As I sit here typing my windows are rattling in their frame as a south/east gale gusts up to 40 mph. The winds will continue to howl, pushing 14 footers into Milwaukee tomorrow morning early as the winds turn west and follow this storm across the lakes, stirring up offshore waves to the 20-25 foot range in Lake Erie of all places.

Wonderful, I love the Great Lakes.

Monday, December 7, 2009

A Concerned Reader on Asian Carp

A reader here at Great Lakes Angler had this to say regarding one of my prior posts on Asian Carp.

"For the past 10 years the Chicago Park District has stock the Lagoons with Catfish that came from fish farms that used Asian Big head Carp in there tanks. One can only speculate how many Asian Bighead Carp were accidentally stocked in our lagoons in the last ten years.

Now the greatest concern is two lagoons (Lincoln park zoo south Pond & Jackson Park that had direct access to Lake Michigan. Lincoln Park Lagoon had a Fish Kill, I believe that Jackson Park lagoon maybe next.

Now I previously tried to bring all of this on several online Fishing communities in Chicago, but unfortunately my actions were perceived as just spamming & many just plain ignored my postings. One website deleted my posting stating that "this was there house". I know for a fact one of the online-monitors of that site works for CPD.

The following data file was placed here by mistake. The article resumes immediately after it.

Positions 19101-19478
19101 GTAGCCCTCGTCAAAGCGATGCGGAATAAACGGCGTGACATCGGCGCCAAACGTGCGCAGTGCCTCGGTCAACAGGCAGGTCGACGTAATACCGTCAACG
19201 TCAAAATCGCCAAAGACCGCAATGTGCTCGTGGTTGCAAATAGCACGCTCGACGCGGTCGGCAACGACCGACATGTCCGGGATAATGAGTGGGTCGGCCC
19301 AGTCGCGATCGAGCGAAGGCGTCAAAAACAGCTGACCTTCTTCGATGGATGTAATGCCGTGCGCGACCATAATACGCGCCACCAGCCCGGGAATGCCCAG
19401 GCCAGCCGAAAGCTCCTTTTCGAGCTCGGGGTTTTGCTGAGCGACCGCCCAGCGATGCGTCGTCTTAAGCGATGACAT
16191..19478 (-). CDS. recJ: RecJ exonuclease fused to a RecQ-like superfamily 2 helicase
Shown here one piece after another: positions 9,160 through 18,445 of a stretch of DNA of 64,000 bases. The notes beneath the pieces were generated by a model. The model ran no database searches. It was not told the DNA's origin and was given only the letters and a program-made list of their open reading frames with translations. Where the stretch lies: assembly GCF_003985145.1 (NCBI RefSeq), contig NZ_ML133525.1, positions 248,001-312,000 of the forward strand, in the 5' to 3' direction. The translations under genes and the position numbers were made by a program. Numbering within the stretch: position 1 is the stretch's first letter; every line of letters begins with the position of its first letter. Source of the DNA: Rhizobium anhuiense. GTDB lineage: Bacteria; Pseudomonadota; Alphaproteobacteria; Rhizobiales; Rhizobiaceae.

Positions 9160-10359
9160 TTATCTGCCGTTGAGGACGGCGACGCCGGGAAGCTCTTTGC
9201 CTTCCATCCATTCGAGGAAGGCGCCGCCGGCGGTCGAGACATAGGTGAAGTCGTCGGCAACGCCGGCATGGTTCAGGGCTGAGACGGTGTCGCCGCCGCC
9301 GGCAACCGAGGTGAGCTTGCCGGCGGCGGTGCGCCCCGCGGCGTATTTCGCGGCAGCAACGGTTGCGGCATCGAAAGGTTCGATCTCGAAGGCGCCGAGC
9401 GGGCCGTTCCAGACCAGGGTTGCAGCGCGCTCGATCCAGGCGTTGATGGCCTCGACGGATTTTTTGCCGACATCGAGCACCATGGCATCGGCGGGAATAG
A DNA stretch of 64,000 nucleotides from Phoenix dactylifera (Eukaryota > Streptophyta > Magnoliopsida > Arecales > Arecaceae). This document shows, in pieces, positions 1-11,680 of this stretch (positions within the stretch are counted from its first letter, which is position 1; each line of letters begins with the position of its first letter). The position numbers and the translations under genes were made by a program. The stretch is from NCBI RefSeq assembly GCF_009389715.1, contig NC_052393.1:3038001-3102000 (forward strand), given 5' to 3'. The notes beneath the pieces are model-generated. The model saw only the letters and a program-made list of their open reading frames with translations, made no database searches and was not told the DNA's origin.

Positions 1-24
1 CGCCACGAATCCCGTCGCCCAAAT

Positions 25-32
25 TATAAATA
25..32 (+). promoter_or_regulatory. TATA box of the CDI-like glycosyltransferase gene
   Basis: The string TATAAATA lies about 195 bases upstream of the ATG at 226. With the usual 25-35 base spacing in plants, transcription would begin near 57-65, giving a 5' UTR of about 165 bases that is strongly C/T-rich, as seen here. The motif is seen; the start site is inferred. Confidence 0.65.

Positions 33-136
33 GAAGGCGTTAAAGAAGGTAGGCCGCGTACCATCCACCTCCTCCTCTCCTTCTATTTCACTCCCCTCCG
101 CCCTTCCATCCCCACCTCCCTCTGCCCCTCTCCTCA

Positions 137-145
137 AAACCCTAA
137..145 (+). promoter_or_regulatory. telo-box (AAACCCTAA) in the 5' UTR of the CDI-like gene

I've even contacted bob "The Fishin' guy" from CPD & he gave me a well rehearsed statement that "the Asian Bighead carp in the Lagoons don't pose a great threat in the lagoon because the fact that they need fast current to spawn/reproduce". Which I feel is absolutely BS! Even though the Lincoln Park south pond was not connected to the lake like Jackson park is, it still had a drain pipe that went directly to the Lincoln park lagoon next to LSD."

Due to reading Dale Bowman's recent articles in the Chicago Sun Times detailing catches of Bighead Carp in these very lagoons I'd say that this "concerned citizen" is on the right track.

Thanks for the input my friend, I value all constructive feedback I get and do my best to read any comments or emails that I receive. I found this particularly detailed and well written comment to be important to bring to the attention of all the readers.

Thanks again.

-Great Lakes Angler

Sunday, December 6, 2009

Milwaukee Area Trout Fishing Report : 12/06/2009

As promised, I made it up to Milwaukee today to find some Lake Run Trout.

I started at my favorite spot on Oak Creek at first light, and was able to snap up a foot long steelhead right away. It wasn't long until the weekend party of "fishermen" walking down the middle of the river went ahead and spooked the entire river. I couldn't take it today, I just got in my car and headed for Milwaukee where my friend Mike was waiting at the harbor. I should mention that I did count a dozen steelhead moving in holes and bedding in what little gravel there was. I would have had a chance at these fish and likely would have stayed for a couple more hours had I not had the river ruined rudely by these guys who don't respond to my questions or comments about their style of fishing.